If you actively use Google’s URL shortening service, Goo.gl, you’ve probably read their announcement earlier this year that they’re officially ending the service as of March 29, 2019. If you’re looking for alternatives, we’ve got you covered.
Following our previous blog post about URL shorteners, it’s only right that we talk about some of the best URL shortening services out there.
For most people, up until recently, the go-to option was Goo.gl. But now that only existing users can access the features until next year, we all need to start looking at alternatives.
Here are some of the most popular options:
Bit.ly is probably the most used and well-known URL shortener service. There’s a big chance you’ve already clicked on a link generated by them and didn’t even notice. While they have an Enterprise paid version for brands to access more features, the free version is easy to use and it’s a great option for those who are just jumping on board with short links.
Of course we can’t do this post without mentioning GetSocial’s URL shortener, which is included in both pricing options. Our service provides branded links, completely private and with full analysis beyond the first click down to the last level.
This means that you can understand not only how many people clicked your links (owned/referrals) but also measure their engagement. If that initial audience reshared your links, you’ll be able to understand the earned media value of our links and properly attribute the success of your campaign. Like this:
TinyURL was the first link shortener to exist back in 2002, when people first began wanting to trick Twitter’s character limit. Nowadays, it’s less used because, unlike Bit.ly, for example, it doesn’t offer any other services besides URL shortening. That means you can’t access analytics or create campaigns. Still, it’s easy and quick to use, not to mention that it’s completely free and you can customize part of the link. They also have a toolbar that you can add to Chrome.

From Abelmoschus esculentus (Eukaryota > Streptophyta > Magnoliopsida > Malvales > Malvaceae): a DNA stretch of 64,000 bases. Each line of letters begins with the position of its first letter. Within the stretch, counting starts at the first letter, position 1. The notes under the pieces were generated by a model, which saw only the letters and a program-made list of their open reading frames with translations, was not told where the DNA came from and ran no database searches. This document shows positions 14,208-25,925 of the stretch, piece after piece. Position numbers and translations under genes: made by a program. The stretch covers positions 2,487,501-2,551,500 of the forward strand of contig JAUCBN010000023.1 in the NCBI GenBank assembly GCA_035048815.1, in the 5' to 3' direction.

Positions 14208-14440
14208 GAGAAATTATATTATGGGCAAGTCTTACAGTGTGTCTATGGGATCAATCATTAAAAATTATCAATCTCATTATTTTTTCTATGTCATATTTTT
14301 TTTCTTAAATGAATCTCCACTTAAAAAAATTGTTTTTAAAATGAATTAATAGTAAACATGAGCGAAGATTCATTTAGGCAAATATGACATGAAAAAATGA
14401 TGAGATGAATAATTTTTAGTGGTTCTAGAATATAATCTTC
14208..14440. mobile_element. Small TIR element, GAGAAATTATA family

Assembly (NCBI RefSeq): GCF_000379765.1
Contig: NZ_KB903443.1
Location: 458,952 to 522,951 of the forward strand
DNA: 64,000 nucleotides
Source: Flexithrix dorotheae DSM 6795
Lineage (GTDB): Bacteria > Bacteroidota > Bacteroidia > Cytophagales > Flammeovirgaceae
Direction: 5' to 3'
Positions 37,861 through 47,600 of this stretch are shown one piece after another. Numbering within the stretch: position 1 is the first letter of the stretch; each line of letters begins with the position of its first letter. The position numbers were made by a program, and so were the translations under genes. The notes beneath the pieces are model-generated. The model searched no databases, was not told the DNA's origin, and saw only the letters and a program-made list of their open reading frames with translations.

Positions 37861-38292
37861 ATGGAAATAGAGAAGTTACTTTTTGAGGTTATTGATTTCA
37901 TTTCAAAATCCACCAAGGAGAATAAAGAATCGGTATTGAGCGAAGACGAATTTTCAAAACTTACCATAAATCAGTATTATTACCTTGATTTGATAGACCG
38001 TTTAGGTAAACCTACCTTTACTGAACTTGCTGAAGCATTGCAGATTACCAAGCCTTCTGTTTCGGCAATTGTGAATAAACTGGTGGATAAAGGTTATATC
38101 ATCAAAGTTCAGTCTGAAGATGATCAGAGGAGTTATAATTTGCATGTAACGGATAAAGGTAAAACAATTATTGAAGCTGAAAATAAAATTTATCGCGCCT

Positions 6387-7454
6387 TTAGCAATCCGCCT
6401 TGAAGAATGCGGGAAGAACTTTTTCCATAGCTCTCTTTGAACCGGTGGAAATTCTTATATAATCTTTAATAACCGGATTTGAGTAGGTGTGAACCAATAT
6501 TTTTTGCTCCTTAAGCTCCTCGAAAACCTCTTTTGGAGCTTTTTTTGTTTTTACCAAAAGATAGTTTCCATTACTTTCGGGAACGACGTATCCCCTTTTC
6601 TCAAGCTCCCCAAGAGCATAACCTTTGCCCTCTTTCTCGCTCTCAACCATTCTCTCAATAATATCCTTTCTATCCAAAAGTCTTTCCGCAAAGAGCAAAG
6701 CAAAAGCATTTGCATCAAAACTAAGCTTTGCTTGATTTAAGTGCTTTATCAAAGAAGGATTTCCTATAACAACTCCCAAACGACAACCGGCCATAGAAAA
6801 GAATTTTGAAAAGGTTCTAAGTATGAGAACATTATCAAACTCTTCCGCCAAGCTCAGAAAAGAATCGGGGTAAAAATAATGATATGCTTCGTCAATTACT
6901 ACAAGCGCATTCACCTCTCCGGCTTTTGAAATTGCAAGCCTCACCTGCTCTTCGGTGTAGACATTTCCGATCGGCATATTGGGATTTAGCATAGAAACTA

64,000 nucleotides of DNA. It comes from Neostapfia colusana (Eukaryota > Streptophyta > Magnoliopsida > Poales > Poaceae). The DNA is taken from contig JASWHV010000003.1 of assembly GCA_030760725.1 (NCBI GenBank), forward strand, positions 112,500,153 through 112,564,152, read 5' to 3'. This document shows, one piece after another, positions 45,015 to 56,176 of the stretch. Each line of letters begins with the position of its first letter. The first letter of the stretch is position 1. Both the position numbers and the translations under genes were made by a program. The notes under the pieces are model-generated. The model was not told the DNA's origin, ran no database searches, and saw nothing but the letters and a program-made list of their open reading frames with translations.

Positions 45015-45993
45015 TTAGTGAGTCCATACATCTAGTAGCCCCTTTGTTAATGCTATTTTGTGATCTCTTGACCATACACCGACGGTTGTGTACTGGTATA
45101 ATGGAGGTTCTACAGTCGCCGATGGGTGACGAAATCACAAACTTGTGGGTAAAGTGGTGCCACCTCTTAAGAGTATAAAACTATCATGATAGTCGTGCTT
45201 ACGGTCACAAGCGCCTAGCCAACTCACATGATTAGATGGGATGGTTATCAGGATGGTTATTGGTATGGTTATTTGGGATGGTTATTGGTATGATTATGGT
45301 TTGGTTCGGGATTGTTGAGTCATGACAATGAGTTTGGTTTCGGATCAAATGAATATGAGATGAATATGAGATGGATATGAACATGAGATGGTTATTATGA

AdF.ly largely differs from the other URL shortening services, as its main goal is to give the users the chance to earn money while sharing short links. The amount of money gained from a few clicks is, of course, nothing extraordinary, but this service has been around for a while and it might be an option depending on your goals. Essentially, the more clicks you get, the more you earn, and you can also access the link’s statistics. There are a few papers which highlight these services may be harmful in some cases, so proceed with caution.
Ow.ly used to be easily available to everyone just like the previous services we’ve mentioned, but now they’ve moved the tool to be apart of Hootsuite’s dashboard. Still, it’s free to use as long as you make an account. This means that it’s slightly more secure, which makes for a great alternative option.
Up to you now
Although Google’s tool will be missed, there’s no doubt that it will be fairly easy to find an alternative. With so many options, choosing the right URL shortener service for your brand will depend on what you hope to achieve with shortening your links.